By Nathalie Hardy • Columnist • 

County to examine its vegetation program

A group of citizens raised concerns about the Public Works Department’s use of herbicides to control roadside vegetation that otherwise might pose a safety hazard for motorists. The county agreed to put the program on hold temporarily, but not without reservations.

“The county has suspended its spraying practice voluntarily but reserves the right to resume the practice if it’s necessary to protect public safety,” said Commissioner Allen Springer, who serves as board liaison to the department.

“If we aren’t prudent about taking care of these corridors, it’s a matter of time before someone dies,” he said. “That’s a pretty sobering deal.

“Our primary purpose is public safety. Plus, we have to maintain the integrity of local crops.”

Springer said he had toured target roads with Public Works Director John Phelan. He said he had studied current practices and visited sprayed areas cited by concerned citizens.

He said he was confident in the program, but was working with Phelan to create a Technical Advisory Committee and have it conduct an independent  review. He said it would provide advice on best practices moving forward, adding, “And move forward is what we’re planning to do.”

The issue was first raised by rural Yamhill County resident and wildflower enthusiast Dave Hanson. He said he felt unfocused spraying was affecting native species.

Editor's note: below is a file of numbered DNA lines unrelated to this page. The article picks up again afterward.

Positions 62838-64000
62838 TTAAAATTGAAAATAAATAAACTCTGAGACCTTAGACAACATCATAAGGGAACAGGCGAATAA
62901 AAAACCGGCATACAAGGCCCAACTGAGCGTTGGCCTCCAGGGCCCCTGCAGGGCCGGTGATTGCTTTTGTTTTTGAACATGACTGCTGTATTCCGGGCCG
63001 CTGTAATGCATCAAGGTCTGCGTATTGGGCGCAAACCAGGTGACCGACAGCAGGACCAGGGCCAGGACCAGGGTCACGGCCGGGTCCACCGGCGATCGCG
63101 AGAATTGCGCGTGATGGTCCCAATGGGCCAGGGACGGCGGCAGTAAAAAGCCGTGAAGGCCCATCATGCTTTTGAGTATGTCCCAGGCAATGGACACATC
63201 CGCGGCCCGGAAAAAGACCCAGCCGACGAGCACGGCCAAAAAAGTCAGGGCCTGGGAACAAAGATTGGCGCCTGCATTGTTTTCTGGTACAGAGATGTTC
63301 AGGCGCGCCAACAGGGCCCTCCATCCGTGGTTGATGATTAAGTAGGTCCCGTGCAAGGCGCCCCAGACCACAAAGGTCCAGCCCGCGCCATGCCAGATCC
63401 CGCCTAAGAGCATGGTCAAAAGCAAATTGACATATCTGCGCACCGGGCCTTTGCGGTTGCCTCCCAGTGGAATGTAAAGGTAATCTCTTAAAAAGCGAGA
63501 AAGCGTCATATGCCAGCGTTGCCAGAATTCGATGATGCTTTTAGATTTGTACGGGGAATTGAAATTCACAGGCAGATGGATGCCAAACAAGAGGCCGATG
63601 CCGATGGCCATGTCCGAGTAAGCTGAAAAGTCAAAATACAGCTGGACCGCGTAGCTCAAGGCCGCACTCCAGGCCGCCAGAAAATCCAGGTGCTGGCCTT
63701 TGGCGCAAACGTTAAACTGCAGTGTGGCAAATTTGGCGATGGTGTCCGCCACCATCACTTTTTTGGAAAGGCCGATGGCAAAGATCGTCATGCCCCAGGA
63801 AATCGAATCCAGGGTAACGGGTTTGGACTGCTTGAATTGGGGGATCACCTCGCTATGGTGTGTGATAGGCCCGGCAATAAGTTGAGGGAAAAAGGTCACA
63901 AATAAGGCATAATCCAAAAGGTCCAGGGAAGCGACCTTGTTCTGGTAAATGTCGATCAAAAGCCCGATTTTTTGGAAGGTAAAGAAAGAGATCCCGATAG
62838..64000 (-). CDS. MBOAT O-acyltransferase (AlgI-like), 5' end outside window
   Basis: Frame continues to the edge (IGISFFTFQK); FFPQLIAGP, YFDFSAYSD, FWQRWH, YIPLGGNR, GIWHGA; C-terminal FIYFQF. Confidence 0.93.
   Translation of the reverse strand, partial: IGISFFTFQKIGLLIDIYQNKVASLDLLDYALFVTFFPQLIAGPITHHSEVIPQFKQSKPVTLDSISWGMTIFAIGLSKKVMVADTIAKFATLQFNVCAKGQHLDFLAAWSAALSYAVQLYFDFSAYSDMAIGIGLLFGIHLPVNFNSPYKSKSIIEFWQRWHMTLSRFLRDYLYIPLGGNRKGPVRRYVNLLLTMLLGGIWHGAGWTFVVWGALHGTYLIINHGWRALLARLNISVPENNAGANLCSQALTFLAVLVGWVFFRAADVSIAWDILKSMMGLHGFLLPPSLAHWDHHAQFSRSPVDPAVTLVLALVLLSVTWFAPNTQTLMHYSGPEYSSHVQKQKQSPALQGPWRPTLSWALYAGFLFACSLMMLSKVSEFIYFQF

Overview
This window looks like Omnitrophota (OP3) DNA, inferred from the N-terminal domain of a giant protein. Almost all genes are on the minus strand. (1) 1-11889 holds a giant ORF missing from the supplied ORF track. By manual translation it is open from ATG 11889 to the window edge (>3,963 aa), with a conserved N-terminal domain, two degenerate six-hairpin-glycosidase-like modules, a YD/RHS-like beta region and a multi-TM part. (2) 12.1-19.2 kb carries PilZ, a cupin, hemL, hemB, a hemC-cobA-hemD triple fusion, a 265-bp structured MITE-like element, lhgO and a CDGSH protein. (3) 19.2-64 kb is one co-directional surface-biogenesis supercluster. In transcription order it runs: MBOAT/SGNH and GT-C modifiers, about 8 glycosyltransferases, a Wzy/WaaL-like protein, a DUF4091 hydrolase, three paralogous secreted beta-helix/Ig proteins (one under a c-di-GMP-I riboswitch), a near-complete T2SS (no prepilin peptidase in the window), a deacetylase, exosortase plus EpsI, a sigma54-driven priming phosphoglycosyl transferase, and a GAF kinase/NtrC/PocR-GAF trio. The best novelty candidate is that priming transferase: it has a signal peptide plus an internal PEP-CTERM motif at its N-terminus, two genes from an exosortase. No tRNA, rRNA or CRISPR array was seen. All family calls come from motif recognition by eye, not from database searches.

One of the people Hanson reached out to was Amie Loop-Frison of the Yamhill Soil & Water Conservation District.

She said she didn’t have a problem with the county spraying invasive Scotch broom and Himalayan blackberry. “If that’s all they’re spraying, that’s fantastic,” she said.

But she said, “Some of the native plants that have been there year after year aren’t there anymore, and there has to be a reason for that.”

When the county suspended spraying, another point of view quickly emerged. Among those contacting the county to express concern were Dale Thornton and his wife, Jenni, who raise cattle, hay and timber on a spread near Yamhill.

Thornton said county maintenance of his road is critical to his farming operation. He said his family already has to hand-pull invasive weeds from three miles of roadway due to its proximity to stands of threatened Kincaid lupine, favored habitat of the endangered Fenders blue butterfly.

“We’ve put so much time, money and effort into controlling the weeds on our property, we can’t afford to let them go,” Thornton said in an interview with the News-Register. “We feel like it’s everybody’s responsibility to deal with invasive plants and noxious weeds. We appreciate that the county has been trying to control them as much as it can, because if it doesn’t, they all grow back and become an even bigger problem.”

He also noted, “Puddy Gulch Road is a very narrow road anyway. If they don’t come through periodically in the spring, by fall it turns into a one-lane road.”

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